On my tour of the Old Fayette County Courthouse, my guide stopped to take pictures of children eating birthday cake. Whose birthday? The Lexington History Museum celebrates this month its sixth anniversary – happy birthday! During this busy day, I had the opportunity to walk and talk with Jamie Millard, the President of this great museum. Thanks to Jamie and the staff of the Museum for coordinating this tour on such a busy day!
The old Courthouse was finished in 1900 and is the fifth Courthouse to stand on the site. In the courthouse’s infancy, the the county required only one courtroom. But as dockets grew, room was made within the structure for additional courtrooms. By the 1950s, however, it was obvious that the courthouse was not sufficient absent significant change. A massive renovation of the building was done in the late 1950s.
Prior to the renovation, visitors inside the courthouse would have marveled at a grand staircase as they gazed up 107 feet to the dome ceiling. The dome, picture above, was painted a blue with dozens of lights which would have illuminated the dome – then one of Lexington’s tallest structures – and the surrounding area. The use of these electric lights in 1900 was groundbreaking; only Paris, France (the “City of Lights”) was using lightbulbs in such innovative ways. The lights would also have illuminated the beautiful interior – the carvings and paintings reminiscent of a 14th century Tibetan palace.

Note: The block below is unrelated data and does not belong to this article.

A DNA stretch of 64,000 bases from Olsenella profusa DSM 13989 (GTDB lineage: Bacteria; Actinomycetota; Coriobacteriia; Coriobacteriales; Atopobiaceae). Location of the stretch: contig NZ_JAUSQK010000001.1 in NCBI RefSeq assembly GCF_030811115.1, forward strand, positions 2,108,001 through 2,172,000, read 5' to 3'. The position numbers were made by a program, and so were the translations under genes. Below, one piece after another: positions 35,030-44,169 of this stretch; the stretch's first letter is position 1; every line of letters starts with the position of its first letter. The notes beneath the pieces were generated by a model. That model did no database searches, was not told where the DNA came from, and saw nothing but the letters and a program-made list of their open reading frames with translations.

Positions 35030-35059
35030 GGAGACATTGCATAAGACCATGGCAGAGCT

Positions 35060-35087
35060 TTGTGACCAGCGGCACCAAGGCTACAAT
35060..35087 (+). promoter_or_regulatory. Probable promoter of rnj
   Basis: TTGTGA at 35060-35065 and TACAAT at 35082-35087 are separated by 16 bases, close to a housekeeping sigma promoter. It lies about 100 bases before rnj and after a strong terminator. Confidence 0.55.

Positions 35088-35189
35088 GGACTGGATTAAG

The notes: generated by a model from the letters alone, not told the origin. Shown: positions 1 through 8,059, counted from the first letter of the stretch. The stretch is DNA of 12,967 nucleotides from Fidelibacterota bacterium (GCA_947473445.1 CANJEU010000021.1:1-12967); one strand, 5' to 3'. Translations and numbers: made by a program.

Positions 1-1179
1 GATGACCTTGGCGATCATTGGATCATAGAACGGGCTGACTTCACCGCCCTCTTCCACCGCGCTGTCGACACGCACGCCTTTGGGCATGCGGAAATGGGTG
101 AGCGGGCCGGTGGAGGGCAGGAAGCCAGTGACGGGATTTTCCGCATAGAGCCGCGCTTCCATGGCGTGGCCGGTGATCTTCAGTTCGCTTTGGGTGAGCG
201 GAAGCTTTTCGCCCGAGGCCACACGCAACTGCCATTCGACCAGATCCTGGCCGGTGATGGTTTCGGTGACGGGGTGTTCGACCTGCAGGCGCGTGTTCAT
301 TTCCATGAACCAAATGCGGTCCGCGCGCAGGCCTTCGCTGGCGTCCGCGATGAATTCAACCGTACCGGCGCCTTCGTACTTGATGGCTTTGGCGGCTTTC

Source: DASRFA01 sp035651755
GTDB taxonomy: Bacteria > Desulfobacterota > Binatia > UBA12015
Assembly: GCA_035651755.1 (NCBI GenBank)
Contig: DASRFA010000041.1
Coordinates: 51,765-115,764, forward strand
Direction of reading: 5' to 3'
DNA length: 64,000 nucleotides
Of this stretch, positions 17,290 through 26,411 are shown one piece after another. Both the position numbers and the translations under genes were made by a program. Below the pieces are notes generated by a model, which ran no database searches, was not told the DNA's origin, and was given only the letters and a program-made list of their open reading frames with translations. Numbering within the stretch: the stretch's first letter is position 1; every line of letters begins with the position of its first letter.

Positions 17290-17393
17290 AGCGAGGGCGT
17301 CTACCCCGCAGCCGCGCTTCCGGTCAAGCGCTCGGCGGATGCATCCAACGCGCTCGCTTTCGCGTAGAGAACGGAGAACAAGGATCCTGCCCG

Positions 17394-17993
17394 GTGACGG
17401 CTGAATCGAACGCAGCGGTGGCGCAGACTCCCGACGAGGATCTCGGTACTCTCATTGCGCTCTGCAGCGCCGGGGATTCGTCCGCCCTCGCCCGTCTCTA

But during the renovations, the grand stairwell was removed and the dome sealed off. The area now below the dome is filled with HVAC and mechanical systems. Although I was disappointed that the remodeling done in the 1950s had hidden from view these great architectural attributes, Millard was quick to point out that this “adaptive reuse” resulted in the preservation of the building’s exterior. And it likely saved Lexington from having at its core a Soviet-era courthouse.
walkLEX will certainly visit the Lexington History Museum and the old Courthouse again – there is so much more to see.